Microsoft puts finger on better gestures
At a conference this week, Microsoft is showcasing what might make for more natural multitouch gestures.
While much of the attention on multitouch surrounds what devices the interface will next find its way onto, Microsoft is also looking at how to improve the gestures themselves.
At a computer interface conference in Boston, Microsoft is presenting ideas for how to perform 27 different commands--ideas that stemmed by showing test subjects a set of commands and asking them to do the most logical gesture. Those that were popular among multiple people were the ones the researchers said made the most sense.
"If they are going to be universal gestures we want them to be very natural," Microsoft researcher Meredith Morris said in an interview last week.
The research comes as the use of such gestures is starting to take off. Multitouch gesture controls are already an integrated part of the iPhone and Microsoft's Surface and are also supported on some notebook trackpads. Windows 7 adds operating system-level support for multitouch gestures.
While widely praised as intuitive, Microsoft's research shows only some of the gestures used on multitouch devices make sense, Morris said. Other gestures, particularly those that involve using a specific number of features, are actually not very intuitive, Morris said.
That's because people tend not to associate gestures with the number of features they use.
"They don't assign meaning to that," Morris said, noting that Microsoft's research showed people tended to use one, two or three fingers interchangably when performing a gesture. "We should be careful about that."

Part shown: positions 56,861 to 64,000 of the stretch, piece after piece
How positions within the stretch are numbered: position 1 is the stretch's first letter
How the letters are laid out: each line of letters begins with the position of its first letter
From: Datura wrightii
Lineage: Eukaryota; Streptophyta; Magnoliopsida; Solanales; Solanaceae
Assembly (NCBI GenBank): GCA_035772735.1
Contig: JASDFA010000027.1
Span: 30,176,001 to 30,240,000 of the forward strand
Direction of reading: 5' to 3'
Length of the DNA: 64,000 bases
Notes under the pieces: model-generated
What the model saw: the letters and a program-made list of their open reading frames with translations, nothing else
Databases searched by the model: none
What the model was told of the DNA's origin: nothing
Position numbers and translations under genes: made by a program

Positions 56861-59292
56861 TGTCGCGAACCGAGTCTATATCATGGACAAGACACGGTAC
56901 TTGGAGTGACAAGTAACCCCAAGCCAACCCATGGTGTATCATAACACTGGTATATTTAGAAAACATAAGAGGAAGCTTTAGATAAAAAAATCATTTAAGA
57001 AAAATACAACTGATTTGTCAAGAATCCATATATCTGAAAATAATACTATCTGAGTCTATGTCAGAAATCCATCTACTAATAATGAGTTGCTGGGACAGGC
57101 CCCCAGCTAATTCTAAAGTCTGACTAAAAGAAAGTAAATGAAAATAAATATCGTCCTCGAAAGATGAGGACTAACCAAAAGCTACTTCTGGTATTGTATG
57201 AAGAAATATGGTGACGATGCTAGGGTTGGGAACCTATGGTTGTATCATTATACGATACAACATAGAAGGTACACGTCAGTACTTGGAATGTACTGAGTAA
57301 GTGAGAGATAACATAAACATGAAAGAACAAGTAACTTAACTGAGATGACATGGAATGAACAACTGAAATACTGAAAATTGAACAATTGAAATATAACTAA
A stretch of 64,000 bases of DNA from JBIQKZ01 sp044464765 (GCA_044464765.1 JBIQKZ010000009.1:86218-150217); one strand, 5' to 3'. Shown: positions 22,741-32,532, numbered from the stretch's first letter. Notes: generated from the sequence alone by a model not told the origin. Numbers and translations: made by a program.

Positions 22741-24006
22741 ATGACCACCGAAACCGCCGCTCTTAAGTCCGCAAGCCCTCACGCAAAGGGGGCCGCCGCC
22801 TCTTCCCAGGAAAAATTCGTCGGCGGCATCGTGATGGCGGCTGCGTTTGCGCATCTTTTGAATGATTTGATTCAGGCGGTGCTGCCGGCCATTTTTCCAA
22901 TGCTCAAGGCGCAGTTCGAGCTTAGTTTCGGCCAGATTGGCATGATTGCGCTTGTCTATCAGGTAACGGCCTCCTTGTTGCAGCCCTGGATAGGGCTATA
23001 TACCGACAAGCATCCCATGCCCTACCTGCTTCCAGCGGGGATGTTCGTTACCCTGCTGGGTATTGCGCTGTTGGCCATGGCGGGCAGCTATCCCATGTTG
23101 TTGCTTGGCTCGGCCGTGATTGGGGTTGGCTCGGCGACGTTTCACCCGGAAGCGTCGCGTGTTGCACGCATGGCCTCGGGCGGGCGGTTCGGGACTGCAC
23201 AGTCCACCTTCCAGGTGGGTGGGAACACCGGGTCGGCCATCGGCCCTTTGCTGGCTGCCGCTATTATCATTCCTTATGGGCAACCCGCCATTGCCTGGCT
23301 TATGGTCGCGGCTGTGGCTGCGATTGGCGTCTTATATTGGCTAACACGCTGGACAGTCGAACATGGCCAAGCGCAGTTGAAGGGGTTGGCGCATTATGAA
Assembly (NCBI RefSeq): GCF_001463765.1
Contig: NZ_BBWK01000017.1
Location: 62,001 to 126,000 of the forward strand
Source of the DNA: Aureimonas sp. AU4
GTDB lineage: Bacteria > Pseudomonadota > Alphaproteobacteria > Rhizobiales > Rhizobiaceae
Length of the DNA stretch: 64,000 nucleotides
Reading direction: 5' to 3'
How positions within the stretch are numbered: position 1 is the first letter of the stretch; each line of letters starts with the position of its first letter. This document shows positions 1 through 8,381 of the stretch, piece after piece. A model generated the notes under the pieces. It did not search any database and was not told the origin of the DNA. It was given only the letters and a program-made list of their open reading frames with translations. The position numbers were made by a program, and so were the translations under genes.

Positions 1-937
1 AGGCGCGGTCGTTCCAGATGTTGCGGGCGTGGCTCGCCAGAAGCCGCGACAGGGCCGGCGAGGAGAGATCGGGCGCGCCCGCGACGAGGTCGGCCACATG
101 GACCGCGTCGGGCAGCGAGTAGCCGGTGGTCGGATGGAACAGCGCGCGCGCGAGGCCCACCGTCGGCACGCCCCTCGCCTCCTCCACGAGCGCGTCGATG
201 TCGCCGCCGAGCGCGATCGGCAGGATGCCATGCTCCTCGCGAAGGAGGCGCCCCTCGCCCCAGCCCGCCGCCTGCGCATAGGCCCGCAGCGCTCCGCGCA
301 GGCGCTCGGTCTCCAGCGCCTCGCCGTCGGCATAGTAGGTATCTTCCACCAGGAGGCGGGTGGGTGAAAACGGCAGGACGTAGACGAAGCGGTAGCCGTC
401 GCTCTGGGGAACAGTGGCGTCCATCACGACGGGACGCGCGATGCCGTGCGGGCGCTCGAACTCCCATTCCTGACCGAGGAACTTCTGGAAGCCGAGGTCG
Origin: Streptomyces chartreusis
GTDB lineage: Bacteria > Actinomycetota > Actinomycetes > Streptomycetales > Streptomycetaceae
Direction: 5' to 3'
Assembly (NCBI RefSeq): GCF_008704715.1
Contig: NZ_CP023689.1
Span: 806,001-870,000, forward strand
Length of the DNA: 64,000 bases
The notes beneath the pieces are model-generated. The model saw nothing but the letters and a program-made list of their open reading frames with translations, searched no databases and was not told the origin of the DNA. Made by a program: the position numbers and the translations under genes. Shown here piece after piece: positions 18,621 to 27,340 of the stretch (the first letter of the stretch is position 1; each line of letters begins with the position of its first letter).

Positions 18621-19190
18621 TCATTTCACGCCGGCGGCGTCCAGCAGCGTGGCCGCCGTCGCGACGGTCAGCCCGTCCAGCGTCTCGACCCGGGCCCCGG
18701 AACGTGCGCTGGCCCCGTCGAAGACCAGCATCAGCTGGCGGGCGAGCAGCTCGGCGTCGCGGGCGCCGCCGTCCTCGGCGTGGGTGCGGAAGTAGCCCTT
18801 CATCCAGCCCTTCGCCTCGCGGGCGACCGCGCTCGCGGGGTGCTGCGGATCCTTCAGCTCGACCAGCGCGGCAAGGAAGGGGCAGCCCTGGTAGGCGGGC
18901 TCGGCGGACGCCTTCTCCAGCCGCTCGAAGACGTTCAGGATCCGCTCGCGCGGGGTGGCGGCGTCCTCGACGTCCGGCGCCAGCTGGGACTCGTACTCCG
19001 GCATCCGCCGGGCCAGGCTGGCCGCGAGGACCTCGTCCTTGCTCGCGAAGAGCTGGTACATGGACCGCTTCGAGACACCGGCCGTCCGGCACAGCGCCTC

What users did like to do, Morris said, was make gestures in the air, something that today isn't supported by devices like the Surface or the iPhone, though other research prototypes have focused on mid-air gesture input.
"That speaks to how you might design next generation systems," Morris said. "You might want additional camera so you can begin to get some of these."
In some cases, Morris said the research suggested multiple ways of generating a command. To activate the "help" command, for example, the most popular suggestion was to draw a question mark on the surface with a finger. However, one participant suggested another way might to be to bring their hand toward themselves, as if to beckon for assistance.
Where the same suggestion was made by several people, Morris said her team tried to incorporate multiple gestures for the same command.
Morris is presenting a paper on the gesture research, as well as several other papers at the CHI 2009 conference, an event that brings academics and folks from the business world together to look at human-computer interaction. In all, Microsoft is presenting or co-presenting 25 papers, more than 10 percent of the total, Morris said.
Among the presentations Microsoft made at the event last year was MySong, a method for automatically adding background instruments to vocal tracks--a project that eventually became the